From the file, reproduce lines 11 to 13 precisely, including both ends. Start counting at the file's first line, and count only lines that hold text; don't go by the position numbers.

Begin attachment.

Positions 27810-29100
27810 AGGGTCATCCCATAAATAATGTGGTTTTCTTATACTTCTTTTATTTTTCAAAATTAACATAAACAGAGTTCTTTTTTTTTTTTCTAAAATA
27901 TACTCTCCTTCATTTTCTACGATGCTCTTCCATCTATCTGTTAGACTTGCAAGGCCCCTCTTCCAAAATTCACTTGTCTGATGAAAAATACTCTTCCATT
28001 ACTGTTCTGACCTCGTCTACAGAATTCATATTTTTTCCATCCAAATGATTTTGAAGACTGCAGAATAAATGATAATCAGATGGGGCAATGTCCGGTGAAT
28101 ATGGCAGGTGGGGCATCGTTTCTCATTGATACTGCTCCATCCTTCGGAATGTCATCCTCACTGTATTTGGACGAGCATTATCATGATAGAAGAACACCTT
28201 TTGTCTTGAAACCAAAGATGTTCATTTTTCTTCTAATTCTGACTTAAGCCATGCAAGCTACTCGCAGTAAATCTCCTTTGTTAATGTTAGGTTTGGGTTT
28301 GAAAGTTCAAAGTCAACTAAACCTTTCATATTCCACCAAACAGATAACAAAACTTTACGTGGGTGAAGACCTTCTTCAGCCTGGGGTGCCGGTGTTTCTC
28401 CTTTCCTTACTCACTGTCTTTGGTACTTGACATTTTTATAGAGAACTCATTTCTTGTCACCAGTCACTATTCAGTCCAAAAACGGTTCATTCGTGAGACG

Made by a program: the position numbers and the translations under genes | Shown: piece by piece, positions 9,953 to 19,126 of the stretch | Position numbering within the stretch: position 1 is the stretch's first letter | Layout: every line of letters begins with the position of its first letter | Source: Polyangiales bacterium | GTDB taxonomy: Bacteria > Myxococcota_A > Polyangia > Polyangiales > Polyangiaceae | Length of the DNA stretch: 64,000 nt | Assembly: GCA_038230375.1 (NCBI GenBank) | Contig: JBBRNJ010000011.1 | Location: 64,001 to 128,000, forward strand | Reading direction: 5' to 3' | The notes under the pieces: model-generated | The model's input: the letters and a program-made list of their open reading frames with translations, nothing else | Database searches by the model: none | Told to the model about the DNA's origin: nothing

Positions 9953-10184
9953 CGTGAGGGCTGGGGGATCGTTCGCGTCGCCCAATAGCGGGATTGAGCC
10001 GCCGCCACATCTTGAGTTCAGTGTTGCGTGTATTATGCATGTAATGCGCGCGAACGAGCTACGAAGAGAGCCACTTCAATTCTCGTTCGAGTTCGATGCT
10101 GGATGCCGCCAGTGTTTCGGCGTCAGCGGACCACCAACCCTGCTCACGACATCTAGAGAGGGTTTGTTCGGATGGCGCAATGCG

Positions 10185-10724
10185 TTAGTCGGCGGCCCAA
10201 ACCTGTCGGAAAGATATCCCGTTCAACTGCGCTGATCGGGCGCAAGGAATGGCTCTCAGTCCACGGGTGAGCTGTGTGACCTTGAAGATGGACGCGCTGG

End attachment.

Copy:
9953 CGTGAGGGCTGGGGGATCGTTCGCGTCGCCCAATAGCGGGATTGAGCC
10001 GCCGCCACATCTTGAGTTCAGTGTTGCGTGTATTATGCATGTAATGCGCGCGAACGAGCTACGAAGAGAGCCACTTCAATTCTCGTTCGAGTTCGATGCT
10101 GGATGCCGCCAGTGTTTCGGCGTCAGCGGACCACCAACCCTGCTCACGACATCTAGAGAGGGTTTGTTCGGATGGCGCAATGCG